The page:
She Bets Her Life

A writer and former compulsive gambler reflects on women and addiction.

Eat Pray Love Shop - the high cost of living vicariously

Media and Marketing prey on our deepest longings.

They sold you the book.  They sold you the movie.  Now they are selling you cheap stuff with which you can pretend that you too can just jet off to exotic locations and find love for your body; peace in a troubled world and twu wuv (See Princess Bride, one of the funniest and most wickedly accurate movies ever made*)  A flyer from a corporate "exotic" gift store arrived in my mail. I learned that you can buy an Eat Pray Love printed tunic from India for $19.99 and forget the pitiful wages of the women who sewed it.  Or you can buy a handmade journal, bookmark and pen set from India (Choose from 4 styles!!) and continue to have amnesia for working conditions in that country,  How about bamboo blinds printed with a picture of Buddha or an Eat Pray Love Charm Necklace from India - wear your very own plastic Buddha or Shiva hanging around your neck?  You can Eat Pray Love - and Shop till you drop.

Women have told me that EPL was sooooooo inspirational.  They read it and learned to love themselves unconditionally.  They knew they didn't have to feel guilty anymore about - well, really - about anything they did.  They were perfect beings.  They told me this as they trundled three shopping bags in each hand, slightly out of breath because of the forty extra pounds they were carrying and wuv?, oh well, someday, He would arrive.

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None of these breathless gals had figured out that they would never be able to afford the fossil-fuelled therapy that the author gave herself.  They hadn't figured out that food, a half hour of meditation and the perfect lover would never give them anything but the credit card bill for the book they had bought on Amazon to save a few bucks.  

I've taught women's circles and writing circles for three decades.  When I first began the work, many women were just beginning to emerge from believing they were second class citizens.  We needed to learn to say, "NO!"  We needed to learn that we had the right to need and to want.  We needed to make lists of our longings and we needed to begin to live them.  At first filling needs wasn't about spending forty bucks for a meditation candle or buying four colors of a t-shirt one had to have.  It wasn't about retreating from the world in one's $159.0 00 hand-woven hooded meditation cloak (I'm not exaggerating - email me at shebetsherlife@gmail.com if you want to know where to find one.) Many of the women I worked with needed to learn how to leave an abusive partner; how to stand up for their rights on the job; how to insist on dignity in there aging.  I worked on a sliding fee scale, led free workshops and saw many of my students carry the gift forward.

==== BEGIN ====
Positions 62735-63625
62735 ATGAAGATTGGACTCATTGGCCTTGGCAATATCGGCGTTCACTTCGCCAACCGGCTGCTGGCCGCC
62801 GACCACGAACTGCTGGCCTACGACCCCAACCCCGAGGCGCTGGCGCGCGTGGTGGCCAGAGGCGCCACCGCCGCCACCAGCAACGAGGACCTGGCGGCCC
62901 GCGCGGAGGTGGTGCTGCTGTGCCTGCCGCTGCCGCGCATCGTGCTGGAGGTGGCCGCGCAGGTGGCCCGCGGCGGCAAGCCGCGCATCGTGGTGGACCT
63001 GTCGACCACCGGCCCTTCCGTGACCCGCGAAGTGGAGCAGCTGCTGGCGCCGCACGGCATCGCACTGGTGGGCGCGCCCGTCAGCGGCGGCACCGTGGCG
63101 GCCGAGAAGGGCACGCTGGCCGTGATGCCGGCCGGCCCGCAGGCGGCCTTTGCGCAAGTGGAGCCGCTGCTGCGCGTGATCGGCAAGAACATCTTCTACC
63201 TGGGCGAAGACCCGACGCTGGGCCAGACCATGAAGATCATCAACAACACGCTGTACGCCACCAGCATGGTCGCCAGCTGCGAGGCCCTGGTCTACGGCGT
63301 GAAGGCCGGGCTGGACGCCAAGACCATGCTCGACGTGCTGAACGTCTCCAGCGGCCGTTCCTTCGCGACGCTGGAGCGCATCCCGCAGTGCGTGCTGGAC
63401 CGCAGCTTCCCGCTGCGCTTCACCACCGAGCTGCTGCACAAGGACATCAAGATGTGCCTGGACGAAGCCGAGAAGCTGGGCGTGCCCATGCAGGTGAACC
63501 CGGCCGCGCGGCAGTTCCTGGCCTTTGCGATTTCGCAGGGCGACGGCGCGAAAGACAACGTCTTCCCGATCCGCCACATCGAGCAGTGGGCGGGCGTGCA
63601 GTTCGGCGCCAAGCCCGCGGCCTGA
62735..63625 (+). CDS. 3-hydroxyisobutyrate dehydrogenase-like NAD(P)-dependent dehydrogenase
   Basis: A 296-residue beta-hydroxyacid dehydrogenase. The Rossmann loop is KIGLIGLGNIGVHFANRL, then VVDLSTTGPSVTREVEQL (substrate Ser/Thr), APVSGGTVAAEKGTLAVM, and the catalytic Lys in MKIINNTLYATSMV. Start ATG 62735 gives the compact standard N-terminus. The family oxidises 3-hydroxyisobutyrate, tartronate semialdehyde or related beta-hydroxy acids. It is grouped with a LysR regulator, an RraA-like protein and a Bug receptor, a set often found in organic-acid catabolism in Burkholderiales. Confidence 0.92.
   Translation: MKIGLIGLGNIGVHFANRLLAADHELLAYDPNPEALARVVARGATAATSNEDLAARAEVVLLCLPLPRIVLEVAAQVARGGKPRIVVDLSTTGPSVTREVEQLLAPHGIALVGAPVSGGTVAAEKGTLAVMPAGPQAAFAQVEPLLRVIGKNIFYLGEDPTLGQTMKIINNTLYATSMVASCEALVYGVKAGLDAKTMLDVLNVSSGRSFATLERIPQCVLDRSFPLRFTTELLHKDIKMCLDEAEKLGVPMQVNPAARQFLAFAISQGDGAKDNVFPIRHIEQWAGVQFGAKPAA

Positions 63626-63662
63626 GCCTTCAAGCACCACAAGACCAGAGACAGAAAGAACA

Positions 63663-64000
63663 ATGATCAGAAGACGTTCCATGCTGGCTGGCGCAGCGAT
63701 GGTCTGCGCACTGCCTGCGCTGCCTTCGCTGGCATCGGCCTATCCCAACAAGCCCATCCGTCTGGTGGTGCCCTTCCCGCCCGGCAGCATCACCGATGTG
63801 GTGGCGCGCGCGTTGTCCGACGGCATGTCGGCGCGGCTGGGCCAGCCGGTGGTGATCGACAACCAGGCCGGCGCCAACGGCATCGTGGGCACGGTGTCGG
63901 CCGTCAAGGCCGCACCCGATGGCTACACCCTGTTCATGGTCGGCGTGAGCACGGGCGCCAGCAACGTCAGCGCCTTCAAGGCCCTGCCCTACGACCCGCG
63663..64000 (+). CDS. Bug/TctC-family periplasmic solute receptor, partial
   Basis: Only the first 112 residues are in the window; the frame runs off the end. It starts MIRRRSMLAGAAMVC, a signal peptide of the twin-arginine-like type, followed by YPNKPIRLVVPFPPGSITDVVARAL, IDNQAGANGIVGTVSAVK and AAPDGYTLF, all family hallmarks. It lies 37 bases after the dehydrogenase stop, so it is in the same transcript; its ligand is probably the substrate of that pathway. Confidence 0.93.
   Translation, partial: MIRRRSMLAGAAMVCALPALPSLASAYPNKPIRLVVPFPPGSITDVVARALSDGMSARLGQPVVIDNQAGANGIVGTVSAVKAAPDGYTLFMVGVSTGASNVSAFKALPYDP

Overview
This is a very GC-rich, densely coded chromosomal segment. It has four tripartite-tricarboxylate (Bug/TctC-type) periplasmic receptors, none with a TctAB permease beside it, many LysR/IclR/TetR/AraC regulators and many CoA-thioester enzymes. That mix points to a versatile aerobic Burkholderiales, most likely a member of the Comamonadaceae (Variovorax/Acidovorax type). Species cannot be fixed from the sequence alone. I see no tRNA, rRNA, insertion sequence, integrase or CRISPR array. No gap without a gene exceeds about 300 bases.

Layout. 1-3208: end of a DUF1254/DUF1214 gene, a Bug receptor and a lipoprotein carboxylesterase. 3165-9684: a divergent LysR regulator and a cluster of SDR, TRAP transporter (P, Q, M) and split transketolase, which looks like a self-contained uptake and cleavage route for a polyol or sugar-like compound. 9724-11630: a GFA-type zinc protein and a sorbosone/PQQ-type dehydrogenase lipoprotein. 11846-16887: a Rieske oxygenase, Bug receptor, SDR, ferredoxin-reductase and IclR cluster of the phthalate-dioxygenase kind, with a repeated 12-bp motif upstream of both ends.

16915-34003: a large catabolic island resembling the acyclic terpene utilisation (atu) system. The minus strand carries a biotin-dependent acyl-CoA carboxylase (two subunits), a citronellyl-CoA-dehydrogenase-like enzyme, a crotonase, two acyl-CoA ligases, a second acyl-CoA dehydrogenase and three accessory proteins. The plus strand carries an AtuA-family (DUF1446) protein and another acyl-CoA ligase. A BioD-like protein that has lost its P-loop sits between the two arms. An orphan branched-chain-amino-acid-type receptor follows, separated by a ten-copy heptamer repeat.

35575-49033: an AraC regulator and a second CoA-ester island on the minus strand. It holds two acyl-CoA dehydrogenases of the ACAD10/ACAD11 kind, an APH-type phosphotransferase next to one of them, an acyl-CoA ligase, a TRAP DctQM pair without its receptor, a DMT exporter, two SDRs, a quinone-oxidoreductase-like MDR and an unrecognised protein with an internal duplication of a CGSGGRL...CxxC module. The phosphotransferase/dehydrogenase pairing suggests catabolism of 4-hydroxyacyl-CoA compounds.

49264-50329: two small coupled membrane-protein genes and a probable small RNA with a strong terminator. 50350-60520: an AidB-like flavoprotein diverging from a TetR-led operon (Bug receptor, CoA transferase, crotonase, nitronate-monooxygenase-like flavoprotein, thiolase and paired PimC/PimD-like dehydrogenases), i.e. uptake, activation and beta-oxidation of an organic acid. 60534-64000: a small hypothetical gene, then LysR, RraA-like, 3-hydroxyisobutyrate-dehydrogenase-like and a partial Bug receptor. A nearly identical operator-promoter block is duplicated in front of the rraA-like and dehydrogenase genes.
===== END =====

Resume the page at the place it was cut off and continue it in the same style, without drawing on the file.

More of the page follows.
Now?  So much of what we early Feminists fought for has been commodified and cheapened.  And, what once was hard-won dignity, personal freedom and real intimacy is being bought and sold - as shoddy consumer trophies and "stuff" to feed addictions.  

You deserve better.  Our daughters and grand-daughters deserve better.  Loving your body?  Living with deep compassion?  Twu wuv?  Real self-knowledge and committed intimacy isn't a temporary rush.  It is a consequence of hard work, anything but twu wuv:

*Impressive Clergyman

Mawwage. Mawwage is what bwings us togethew, today. Mawwage, that bwessed awwangement, that dweam within a dweam.  And wuve..... twue wuve, wiww fowwow you fowevah--  So tweasuwe youw wove, --

 

-The Princess Bride

Mary Sojourner, M.A., is the author of She Bets Her Life: A True Story of Gambling Addiction (Seal Press/ April 2010) and Going Through Ghosts (U.Nevada Press, 2010).

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